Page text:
I’m a fan of women’s bags in general. Some women, though, give this category an emphatic thumbs-down.
I’m a fan of women’s bags in general. Some women, though, give this category an emphatic thumbs-down. (Photo: Courtesy Mountain Hardwear/Nick)

With Sleeping Bags, Size (Not Gender!) Matters Most

Do you really need a bag designed for women? It comes down to your height and sleeping body temperature.

I’m a fan of women’s bags in general. Some women, though, give this category an emphatic thumbs-down.

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One of my all-time favorite pieces of gear is my Mountain Hardwear Women’s Phantom 15 down sleeping bag. It’s nearly ten years old, yet it still performs as well as today’s newest down bags. It lofts up like a soufflé, feels instantly cozy, and keeps me warm on subfreezing nights. In anything other than a dead-of-winter chill, it’s never left me shivering.

It weighs just one pound 15 ounces. And it fits my five-foot frame: there’s no surplus space at the bottom to suck away my body heat, and the mummy cut is cozy but doesn’t feel like a straitjacket. Like many women’s bags, the Phantom is narrower at the shoulders and wider through the hips than the typical men’s model.

I’m a fan of women’s bags in general. Over the past 15 years, I’ve tested comfortable, smartly proportioned versions from Marmot, The North Face, REI, Sea to Summit, NEMO, and Kelty.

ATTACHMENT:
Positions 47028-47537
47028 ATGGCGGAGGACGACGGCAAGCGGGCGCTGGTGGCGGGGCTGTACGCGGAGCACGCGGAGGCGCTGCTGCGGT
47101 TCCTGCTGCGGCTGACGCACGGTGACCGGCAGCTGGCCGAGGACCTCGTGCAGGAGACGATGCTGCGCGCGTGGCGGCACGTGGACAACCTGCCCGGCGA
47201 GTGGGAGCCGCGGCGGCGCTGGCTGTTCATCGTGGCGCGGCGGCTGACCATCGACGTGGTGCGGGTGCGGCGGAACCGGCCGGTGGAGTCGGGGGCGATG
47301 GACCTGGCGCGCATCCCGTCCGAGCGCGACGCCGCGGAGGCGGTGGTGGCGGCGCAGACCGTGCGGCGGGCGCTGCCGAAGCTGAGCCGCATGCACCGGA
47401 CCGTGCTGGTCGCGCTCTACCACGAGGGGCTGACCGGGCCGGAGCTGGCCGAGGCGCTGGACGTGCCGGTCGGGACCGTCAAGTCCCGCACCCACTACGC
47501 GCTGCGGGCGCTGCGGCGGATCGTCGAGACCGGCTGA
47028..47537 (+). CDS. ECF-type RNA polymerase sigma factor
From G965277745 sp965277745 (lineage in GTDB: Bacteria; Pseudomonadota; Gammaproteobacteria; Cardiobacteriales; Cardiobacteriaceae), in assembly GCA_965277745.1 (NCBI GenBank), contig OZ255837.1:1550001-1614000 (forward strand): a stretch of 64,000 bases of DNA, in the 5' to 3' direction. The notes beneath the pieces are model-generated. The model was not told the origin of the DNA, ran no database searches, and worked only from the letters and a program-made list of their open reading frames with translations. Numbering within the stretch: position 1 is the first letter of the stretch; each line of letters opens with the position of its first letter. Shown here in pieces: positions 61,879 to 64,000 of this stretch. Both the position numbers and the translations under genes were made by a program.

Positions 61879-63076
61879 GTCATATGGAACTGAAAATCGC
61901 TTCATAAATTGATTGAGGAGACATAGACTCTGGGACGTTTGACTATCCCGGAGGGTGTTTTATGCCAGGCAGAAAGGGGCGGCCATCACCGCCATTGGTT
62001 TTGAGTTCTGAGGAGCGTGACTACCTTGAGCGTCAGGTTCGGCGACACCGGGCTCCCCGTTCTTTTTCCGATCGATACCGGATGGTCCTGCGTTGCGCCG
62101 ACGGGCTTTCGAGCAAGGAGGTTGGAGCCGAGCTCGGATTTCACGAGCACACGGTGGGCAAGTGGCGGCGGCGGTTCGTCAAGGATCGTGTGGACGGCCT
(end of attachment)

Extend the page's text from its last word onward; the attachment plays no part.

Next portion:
Some women, though, give this category an emphatic thumbs-down. Darcy Conover, a ski mountaineer based in Aspen, Colorado, who co-founded Corbeaux apparel, says her first and only experience with a women’s sleeping bag was a disaster. “I was really excited about it, because it had more down in the foot area, where I am always cold, and was supposed to be roomier in the hips,” she recalls. She used it on a trip to Vallecitos, in Argentina, where she climbed and skied Cerro Plata—and shivered for six sleepless nights. “The shoulders felt too tight, and it was just too short,” says Conover, who is five foot nine. She’s stuck with men’s models ever since.

Mountain Hardwear has scaled back its high-end women’s options in favor of more unisex ones. While the brand still offers a couple of women-specific bags, like the Laminina and Heratio, it discontinued the women’s Phantom in spring 2016 (when it was called the Phantasia). The Phantom is currently offered only in a unisex version. That’s because most female customers are looking for a product to withstand cooler temperatures, not a gender-specific cut, says Robert Hollister, Mountain Hardwear’s equipment product line manager.

“Women don’t technically need a women-specific sleeping bag, but rather a warmer option,” says Hollister. “We discontinued the women’s Phantom because the high-end down-bag consumer is generally very savvy, and if that female Phantom customer runs cold, she can always select a [different bag rated to a lower temperature].”

Many women do run colder than men, and the evidence goes beyond anecdotal. European Norm (EN) ratings, the testing scale most sleeping-bag companies in Europe and the U.S. rely on, have confirmed that most women need more insulation to stay comfortable. (The EN ratings ensure that sleeping bags from different retailers and manufacturers are comparable in terms of temperature.)